Some 26 centuries ago an angelic messenger revealed to the prophet Daniel what would be a defining characteristic of our age. At “the time of the end,” he said, “many shall run to and fro, and knowledge shall increase” (Daniel 12:4).

In Daniel’s day, who in his wildest dreams could’ve foreseen the huge changes in transportation and information technology that have so powerfully reshaped our world?

Consider what we’ve seen in just a century’s time.

A few years ago during the life of our grandparents, many changes took place. What changes they witnessed! Born in the days of the horse and buggy, like in St. Vincent and the Grenadines there were the donkeys that were only affordable to some, and they lived to see the invention of automobiles, airplanes, jet aircraft, television, computers, skyscrapers, and men walking on the moon. In a single airline flight, you can travel more miles than your parents lifetime.

When it comes to information, many of us have access to thousands of news sources all over the world via the Internet, not to mention entire electronic libraries at our disposal. In addition, we’re deluged with information that pours down on us constantly from our TVs, radios, phones, computer monitors, laptops, books, newspapers, and magazines. However, some are fake and sound like the real news. Therefore we have to analyze what comes to our attention very carefully.

Yet in spite of all the information inundating society, most lack the knowledge that’s most important.

Have you ever considered how many great men of God spent considerable time alone in the wilderness? Moses spent 40 years as a shepherd tending flocks in the desert. David grew up in the outdoors as a shepherd boy; his many Psalms reflect that formative part of his life. Elijah fled to the desert to escape the wrath of the murderous Jezebel.

Jesus Christ regularly went away into the wilderness to avoid the crowds and commune with His Father, just as He had done at the beginning of His ministry. The apostle Paul similarly went into the desert for three years to spiritually prepare himself for the work God had called him to do.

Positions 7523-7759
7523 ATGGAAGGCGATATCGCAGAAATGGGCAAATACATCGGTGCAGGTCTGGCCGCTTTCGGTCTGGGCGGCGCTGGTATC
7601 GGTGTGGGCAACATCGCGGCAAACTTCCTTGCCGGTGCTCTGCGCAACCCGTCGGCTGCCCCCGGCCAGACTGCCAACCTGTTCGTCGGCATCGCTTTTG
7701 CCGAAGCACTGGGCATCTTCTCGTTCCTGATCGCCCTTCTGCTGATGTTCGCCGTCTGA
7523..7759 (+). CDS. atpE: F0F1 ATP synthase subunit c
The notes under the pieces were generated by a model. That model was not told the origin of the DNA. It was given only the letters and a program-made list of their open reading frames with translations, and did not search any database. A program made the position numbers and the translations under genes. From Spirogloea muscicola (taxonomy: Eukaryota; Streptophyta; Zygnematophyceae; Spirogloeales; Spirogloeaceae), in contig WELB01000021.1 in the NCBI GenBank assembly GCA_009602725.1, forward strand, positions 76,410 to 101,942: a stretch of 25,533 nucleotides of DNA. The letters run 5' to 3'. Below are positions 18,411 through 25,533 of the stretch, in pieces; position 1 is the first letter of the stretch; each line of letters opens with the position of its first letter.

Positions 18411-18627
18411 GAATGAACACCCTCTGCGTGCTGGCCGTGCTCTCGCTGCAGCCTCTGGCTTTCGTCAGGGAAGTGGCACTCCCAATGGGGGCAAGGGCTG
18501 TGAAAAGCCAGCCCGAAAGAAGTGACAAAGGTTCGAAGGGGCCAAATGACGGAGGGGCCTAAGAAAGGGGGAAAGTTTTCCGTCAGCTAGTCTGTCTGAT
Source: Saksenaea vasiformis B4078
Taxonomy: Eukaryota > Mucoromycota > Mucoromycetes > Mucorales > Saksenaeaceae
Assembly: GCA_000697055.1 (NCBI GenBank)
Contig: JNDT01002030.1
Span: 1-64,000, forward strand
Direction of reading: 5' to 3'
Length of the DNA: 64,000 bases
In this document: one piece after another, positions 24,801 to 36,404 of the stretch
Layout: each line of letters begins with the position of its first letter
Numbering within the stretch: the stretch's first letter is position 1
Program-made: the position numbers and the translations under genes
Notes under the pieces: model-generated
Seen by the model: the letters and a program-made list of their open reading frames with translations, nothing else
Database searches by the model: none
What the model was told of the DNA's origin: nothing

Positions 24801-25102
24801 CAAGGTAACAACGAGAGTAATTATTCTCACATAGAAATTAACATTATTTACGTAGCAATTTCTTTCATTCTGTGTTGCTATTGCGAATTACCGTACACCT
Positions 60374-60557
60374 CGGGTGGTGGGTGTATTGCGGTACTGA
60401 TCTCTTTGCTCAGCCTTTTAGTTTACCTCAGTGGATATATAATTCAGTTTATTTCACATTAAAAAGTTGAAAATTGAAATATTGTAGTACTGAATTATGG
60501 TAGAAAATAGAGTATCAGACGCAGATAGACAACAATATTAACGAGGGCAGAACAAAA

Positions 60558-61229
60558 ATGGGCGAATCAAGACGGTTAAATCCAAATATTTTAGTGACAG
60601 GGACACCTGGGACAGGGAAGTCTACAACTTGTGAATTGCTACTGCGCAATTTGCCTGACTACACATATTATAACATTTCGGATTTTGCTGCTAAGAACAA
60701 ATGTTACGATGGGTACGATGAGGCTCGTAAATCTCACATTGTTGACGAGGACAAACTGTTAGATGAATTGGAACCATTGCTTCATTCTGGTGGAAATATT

With all these men, something about the calm and quiet of the wilderness purged their minds of life’s distractions. In their solitude, God could fill them with purpose and passion. In the calm of quietness came conviction.

Is there a lesson here for us? In many ways, today’s information explosion is a great benefit. At our fingertips, we have access to vast amounts and kinds of information previous generations could have scarcely imagined. But while this incessant flow of information is helpful in many ways, it can be quite destructive when it distracts us from what is really important.

With all of this information, so many are sadly lacking in the knowledge that’s most crucial. God warned more than 2,700 years ago that people can be and are “destroyed for lack of knowledge” (Hosea 4:6). The all-important knowledge people lack is that of how to live, why we are here and where we are going.

That’s why The Good News is so important. We’re here to provide and point you to that knowledge you won’t find elsewhere. We’re here to help focus your mind on the timeless, eternal truths God reveals in His Word—the true words that make life make sense.

Don’t let yourself be continually distracted by the trivial, insignificant things that will consume your time and leave you frustrated and empty. Focus on what’s really crucial—the all-important good news of God’s Word!

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